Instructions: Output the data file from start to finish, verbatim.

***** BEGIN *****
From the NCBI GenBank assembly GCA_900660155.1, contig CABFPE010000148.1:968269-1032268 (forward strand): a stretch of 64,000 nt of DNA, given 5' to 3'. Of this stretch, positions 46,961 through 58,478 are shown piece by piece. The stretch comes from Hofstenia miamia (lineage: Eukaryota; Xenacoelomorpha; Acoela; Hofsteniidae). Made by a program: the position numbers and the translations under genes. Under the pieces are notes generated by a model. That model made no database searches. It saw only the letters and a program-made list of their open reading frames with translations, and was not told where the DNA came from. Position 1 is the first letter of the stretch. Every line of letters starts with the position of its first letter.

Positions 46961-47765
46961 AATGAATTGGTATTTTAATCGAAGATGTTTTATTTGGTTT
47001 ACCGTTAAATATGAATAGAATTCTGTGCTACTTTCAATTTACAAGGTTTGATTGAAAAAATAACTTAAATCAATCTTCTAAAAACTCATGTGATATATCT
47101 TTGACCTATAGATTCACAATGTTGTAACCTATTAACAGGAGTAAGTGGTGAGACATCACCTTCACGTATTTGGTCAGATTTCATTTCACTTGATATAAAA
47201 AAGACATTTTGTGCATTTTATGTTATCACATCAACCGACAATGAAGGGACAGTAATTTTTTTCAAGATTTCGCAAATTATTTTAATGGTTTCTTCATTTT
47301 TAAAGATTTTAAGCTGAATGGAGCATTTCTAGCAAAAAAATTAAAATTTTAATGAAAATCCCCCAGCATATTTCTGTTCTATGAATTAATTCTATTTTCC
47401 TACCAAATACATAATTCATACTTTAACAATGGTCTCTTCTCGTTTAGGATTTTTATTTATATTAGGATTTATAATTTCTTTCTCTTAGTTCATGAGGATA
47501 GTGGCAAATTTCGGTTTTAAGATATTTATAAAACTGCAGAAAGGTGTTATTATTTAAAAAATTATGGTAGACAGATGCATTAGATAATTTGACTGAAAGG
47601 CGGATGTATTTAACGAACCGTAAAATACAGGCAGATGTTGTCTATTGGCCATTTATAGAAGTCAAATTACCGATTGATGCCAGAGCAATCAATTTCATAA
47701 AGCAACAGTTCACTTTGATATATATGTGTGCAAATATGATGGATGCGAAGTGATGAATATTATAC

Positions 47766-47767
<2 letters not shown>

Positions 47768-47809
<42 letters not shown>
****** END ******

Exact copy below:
From the NCBI GenBank assembly GCA_900660155.1, contig CABFPE010000148.1:968269-1032268 (forward strand): a stretch of 64,000 nt of DNA, given 5' to 3'. Of this stretch, positions 46,961 through 58,478 are shown piece by piece. The stretch comes from Hofstenia miamia (lineage: Eukaryota; Xenacoelomorpha; Acoela; Hofsteniidae). Made by a program: the position numbers and the translations under genes. Under the pieces are notes generated by a model. That model made no database searches. It saw only the letters and a program-made list of their open reading frames with translations, and was not told where the DNA came from. Position 1 is the first letter of the stretch. Every line of letters starts with the position of its first letter.

Positions 46961-47765
46961 AATGAATTGGTATTTTAATCGAAGATGTTTTATTTGGTTT
47001 ACCGTTAAATATGAATAGAATTCTGTGCTACTTTCAATTTACAAGGTTTGATTGAAAAAATAACTTAAATCAATCTTCTAAAAACTCATGTGATATATCT
47101 TTGACCTATAGATTCACAATGTTGTAACCTATTAACAGGAGTAAGTGGTGAGACATCACCTTCACGTATTTGGTCAGATTTCATTTCACTTGATATAAAA
47201 AAGACATTTTGTGCATTTTATGTTATCACATCAACCGACAATGAAGGGACAGTAATTTTTTTCAAGATTTCGCAAATTATTTTAATGGTTTCTTCATTTT
47301 TAAAGATTTTAAGCTGAATGGAGCATTTCTAGCAAAAAAATTAAAATTTTAATGAAAATCCCCCAGCATATTTCTGTTCTATGAATTAATTCTATTTTCC
47401 TACCAAATACATAATTCATACTTTAACAATGGTCTCTTCTCGTTTAGGATTTTTATTTATATTAGGATTTATAATTTCTTTCTCTTAGTTCATGAGGATA
47501 GTGGCAAATTTCGGTTTTAAGATATTTATAAAACTGCAGAAAGGTGTTATTATTTAAAAAATTATGGTAGACAGATGCATTAGATAATTTGACTGAAAGG
47601 CGGATGTATTTAACGAACCGTAAAATACAGGCAGATGTTGTCTATTGGCCATTTATAGAAGTCAAATTACCGATTGATGCCAGAGCAATCAATTTCATAA
47701 AGCAACAGTTCACTTTGATATATATGTGTGCAAATATGATGGATGCGAAGTGATGAATATTATAC

Positions 47766-47767
<2 letters not shown>

Positions 47768-47809
<42 letters not shown>